Australian military personnel are set to contribute to a UK-led NATO exercise in Scotland, aimed at bolstering Carrier Strike Group capability.
The UK’s Ministry of Defence has announced that the Royal Navy’s largest warship, HMS Queen Elizabeth, will support a British-led NATO Carrier Strike Group (CSG) as part of Exercise Joint Warrior, scheduled to take place next Monday (5 October) off the coast of north west Scotland.
HMS Queen Elizabeth will be accompanied by F-35B stealth jets from both the UK and the US, training together in British skies for the first time.
The embarkment of US Marine Corps F-35B jets and their UK counterparts on HMS Queen Elizabeth would mark the largest number of aircraft at sea on a British Royal Navy carrier since 1983, and the largest number of F-35B jets at sea in history.
The 11-day exercise will involve approximately 6,000 personnel from 11 nations, 81 aircraft, 28 ships and two submarines.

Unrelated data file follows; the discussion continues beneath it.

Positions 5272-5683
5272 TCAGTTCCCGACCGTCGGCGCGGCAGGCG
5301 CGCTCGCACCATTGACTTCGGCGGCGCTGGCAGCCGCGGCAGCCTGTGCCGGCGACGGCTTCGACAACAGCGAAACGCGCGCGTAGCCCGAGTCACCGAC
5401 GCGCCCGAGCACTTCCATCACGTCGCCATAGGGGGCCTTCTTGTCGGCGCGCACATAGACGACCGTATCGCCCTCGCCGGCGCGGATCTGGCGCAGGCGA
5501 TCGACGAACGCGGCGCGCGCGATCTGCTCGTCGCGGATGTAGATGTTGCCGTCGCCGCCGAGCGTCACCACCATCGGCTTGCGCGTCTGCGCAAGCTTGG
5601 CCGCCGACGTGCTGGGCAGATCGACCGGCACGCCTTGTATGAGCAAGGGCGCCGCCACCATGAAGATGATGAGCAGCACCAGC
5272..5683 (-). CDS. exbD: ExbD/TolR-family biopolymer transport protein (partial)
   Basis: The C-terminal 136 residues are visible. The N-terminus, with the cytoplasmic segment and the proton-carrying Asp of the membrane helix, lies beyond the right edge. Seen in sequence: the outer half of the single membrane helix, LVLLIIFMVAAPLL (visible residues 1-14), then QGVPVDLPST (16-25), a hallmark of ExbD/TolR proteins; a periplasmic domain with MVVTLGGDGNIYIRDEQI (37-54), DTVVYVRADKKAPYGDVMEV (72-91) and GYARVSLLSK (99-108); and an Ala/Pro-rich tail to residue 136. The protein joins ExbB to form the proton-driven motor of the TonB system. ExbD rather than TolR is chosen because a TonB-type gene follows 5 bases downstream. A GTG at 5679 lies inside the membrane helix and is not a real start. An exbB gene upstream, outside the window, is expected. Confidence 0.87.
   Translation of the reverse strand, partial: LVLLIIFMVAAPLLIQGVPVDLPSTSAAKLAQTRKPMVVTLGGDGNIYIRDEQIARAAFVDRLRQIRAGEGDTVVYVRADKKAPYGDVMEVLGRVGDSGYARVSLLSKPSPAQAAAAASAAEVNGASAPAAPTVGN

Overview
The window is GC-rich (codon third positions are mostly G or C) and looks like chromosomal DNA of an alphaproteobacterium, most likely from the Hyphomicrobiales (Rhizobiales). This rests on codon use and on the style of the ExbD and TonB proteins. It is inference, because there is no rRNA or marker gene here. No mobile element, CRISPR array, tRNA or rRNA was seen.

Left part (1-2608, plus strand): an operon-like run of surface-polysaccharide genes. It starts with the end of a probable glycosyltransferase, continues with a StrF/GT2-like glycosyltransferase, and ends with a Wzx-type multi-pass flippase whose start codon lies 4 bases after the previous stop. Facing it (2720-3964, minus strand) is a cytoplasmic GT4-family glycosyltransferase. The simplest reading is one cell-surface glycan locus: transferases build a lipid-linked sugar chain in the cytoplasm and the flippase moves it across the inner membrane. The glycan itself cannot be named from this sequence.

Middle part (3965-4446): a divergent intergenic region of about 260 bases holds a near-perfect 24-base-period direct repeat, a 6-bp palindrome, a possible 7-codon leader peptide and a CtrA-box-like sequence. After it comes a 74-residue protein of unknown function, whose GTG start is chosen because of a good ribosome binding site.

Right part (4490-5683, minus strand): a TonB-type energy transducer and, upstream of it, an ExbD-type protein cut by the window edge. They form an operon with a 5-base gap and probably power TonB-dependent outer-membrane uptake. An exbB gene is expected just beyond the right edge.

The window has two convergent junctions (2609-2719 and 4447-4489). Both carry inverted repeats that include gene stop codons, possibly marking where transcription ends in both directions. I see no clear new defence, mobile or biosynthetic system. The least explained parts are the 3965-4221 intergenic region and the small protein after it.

NATO allies taking part include the UK, US, Netherlands, Portugal, Belgium, Canada, France, Denmark, Norway and Lithuania, with a contribution from Australia, a NATO Enhanced Opportunity Partner.
Exercise Joint Warrior, which takes place twice a year, is designed to train NATO forces for high-readiness deployments on operations, with next week’s exercise aimed at developing the UK’s CSG capability.
The UK’s Minister for the Armed Forces, James Heappey, said Exercise Joint Warrior would serve as a powerful display of the military might of NATO’s forces.
“Allies and adversaries alike will not fail to take note of the powerful new contribution the UK’s Carrier Strike Group offers NATO when it participates in Exercise Joint Warrior next week,” Minister Heappey said.
“With US and UK F-35B jets exercising together over our shoes for the first as part of a group featuring 6,000 personnel from 11 nations, this UK-led exercise underlines the leading role we play in upholding European security through NATO.”
The UK’s Ministry of Defence has noted that a range of mitigations measures have been put in place to reduce the risks posed by the COVID-19 virus, in a bid to protect all armed forces personnel and the general public.